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Trading

Learning curve for futures trading is steep Add to ...

Who can forget 2008, when the price of crude oil climbed to $147 from $100 a barrel in less than six months? Who hasn’t marvelled at the rising price of gold – up more than 35 per cent in the past 12 months alone?

The outsized profits delivered by these commodities over the past few years have attracted the attention of more than a few retail investors. Trading oil, gold, wheat, coffee and other consumable goods and materials, classified as commodities, can be lucrative. However, anyone venturing into this investing niche needs to consider the costs and risks involved before laying money on the line.

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Buying and selling futures contracts, the medium used for trading commodities, is a risky business. It’s a zero-sum game: For every dollar you make on a trade, someone else loses a dollar. And prices can be extremely volatile.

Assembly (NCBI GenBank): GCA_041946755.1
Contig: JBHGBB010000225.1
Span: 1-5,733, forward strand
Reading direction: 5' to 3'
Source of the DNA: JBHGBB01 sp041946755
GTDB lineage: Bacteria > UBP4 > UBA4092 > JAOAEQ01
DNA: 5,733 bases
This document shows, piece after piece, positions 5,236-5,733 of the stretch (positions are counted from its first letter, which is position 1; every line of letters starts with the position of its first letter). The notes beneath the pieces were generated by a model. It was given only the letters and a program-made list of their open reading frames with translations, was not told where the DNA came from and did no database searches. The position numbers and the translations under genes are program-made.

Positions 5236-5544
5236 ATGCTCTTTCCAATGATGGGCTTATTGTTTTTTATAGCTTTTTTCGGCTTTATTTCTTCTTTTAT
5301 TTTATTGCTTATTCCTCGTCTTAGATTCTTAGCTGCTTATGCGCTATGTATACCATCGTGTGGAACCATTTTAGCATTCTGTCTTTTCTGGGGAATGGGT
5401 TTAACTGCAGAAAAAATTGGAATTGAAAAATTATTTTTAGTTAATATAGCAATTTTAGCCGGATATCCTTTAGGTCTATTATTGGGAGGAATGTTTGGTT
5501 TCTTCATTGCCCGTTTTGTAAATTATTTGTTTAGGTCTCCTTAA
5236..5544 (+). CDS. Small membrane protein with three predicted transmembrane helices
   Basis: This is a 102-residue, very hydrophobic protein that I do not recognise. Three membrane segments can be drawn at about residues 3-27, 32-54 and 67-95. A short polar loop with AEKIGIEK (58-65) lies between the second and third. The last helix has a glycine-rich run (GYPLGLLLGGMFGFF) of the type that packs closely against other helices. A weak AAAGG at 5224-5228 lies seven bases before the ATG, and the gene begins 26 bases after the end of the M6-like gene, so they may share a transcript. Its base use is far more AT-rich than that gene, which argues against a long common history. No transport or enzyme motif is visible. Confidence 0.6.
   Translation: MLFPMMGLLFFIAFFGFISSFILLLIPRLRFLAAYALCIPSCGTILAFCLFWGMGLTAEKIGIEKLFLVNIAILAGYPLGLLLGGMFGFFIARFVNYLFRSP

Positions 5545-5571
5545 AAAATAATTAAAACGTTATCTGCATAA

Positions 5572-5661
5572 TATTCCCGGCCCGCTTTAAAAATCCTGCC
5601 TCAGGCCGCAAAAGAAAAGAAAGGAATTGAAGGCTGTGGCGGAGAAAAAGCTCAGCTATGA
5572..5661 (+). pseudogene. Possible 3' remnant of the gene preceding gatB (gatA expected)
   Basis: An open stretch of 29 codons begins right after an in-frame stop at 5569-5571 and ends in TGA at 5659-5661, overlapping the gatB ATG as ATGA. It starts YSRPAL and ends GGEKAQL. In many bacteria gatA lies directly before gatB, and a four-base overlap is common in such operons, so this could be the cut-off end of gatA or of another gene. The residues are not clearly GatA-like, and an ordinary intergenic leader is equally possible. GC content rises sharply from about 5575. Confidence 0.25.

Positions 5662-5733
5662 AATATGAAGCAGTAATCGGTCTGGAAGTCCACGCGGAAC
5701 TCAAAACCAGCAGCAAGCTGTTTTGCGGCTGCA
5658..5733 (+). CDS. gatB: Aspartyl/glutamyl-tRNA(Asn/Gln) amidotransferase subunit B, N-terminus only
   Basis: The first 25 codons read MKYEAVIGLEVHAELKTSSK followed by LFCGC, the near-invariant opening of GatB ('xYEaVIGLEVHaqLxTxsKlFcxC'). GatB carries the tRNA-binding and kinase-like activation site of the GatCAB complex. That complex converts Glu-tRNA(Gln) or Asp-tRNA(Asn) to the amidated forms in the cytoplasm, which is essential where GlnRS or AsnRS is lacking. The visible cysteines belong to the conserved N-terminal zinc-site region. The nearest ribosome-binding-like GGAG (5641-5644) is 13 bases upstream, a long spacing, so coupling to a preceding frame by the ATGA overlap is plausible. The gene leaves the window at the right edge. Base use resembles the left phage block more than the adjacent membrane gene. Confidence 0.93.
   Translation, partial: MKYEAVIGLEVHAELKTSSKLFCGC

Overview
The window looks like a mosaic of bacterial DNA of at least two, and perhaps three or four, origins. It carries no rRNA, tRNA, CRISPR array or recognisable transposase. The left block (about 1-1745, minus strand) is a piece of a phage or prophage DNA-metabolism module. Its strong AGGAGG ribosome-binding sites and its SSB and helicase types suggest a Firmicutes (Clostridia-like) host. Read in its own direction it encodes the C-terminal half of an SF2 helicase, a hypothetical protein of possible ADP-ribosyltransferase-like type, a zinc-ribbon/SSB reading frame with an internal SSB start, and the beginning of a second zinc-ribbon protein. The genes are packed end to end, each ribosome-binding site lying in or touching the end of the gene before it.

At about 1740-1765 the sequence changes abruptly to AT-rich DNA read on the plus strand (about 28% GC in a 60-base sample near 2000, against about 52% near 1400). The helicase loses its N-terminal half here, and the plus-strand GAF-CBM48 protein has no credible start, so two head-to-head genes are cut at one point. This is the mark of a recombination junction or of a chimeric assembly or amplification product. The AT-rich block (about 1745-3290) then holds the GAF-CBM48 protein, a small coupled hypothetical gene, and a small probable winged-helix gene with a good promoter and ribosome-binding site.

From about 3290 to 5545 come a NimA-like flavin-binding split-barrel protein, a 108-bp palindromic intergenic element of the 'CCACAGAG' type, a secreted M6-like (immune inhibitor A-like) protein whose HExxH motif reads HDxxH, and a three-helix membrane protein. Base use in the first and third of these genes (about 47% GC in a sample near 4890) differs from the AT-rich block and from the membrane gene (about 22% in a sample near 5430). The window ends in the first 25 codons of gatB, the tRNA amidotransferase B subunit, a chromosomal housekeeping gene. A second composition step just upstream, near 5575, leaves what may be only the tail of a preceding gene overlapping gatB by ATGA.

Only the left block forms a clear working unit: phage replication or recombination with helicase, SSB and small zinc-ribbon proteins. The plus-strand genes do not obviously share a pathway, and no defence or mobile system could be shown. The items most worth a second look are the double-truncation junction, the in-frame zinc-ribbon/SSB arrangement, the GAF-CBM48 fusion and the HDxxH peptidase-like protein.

Given this, only certain personality types are suited to commodity trading: risk takers, the self-disciplined and those comfortable with market volatility. Investors without these traits should probably stay away and avoid undue psychological stress.

Becoming a commodities trader requires considerable preparation. New investors are best served by choosing a few commodities and understanding them well. This requires learning about:

  • The commodity’s main uses.
  • Major producing countries and the stability of their governments.
  • Historical production and consumption figures.
  • Who buys the commodity and what could affect their demand.
  • The impact of the seasons, weather and natural catastrophes, such as earthquakes.
  • The effect of strikes, economic news, technology innovation and man-made disasters, such as oil spills.

For astute traders, the learning never ends.

Mastering the nuts and bolts of trading is another upfront cost for new commodity investors.